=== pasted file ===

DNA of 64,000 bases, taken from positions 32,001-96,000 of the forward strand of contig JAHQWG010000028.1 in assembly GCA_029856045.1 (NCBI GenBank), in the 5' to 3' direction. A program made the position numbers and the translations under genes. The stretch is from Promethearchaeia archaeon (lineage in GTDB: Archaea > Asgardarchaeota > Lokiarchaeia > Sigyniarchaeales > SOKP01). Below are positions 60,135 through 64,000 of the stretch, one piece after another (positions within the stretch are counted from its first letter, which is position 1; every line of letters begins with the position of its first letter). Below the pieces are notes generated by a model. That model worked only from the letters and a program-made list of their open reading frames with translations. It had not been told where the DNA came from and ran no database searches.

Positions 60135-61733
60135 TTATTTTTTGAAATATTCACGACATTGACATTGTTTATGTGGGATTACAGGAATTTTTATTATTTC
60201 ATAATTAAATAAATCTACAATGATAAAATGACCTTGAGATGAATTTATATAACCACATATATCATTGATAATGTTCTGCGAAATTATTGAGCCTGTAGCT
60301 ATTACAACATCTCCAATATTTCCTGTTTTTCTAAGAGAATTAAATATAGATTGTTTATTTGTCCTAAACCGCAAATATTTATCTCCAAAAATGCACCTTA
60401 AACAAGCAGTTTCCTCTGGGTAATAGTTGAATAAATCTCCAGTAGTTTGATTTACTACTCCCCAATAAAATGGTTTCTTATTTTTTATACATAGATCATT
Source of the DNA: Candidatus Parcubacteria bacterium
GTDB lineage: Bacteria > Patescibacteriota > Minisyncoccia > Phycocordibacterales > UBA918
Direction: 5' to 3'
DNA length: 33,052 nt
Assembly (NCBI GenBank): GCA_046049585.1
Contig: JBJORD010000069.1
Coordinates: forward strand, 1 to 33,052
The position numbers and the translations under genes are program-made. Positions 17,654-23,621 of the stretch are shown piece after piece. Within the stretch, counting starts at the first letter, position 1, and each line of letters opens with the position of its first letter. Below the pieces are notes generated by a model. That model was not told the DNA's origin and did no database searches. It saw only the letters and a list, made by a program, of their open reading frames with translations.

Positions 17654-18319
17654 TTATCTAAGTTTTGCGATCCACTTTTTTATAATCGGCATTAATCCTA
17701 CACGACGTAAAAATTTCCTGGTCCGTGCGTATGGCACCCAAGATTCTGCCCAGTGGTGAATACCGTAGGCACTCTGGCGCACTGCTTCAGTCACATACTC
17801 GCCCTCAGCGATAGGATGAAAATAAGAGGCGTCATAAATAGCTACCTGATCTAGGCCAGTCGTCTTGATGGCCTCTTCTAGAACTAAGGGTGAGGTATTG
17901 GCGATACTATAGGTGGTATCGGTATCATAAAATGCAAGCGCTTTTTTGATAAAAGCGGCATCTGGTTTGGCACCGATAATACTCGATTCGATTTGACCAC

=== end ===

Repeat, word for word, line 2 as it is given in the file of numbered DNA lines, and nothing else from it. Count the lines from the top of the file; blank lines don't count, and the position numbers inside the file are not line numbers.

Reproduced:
Positions 60135-61733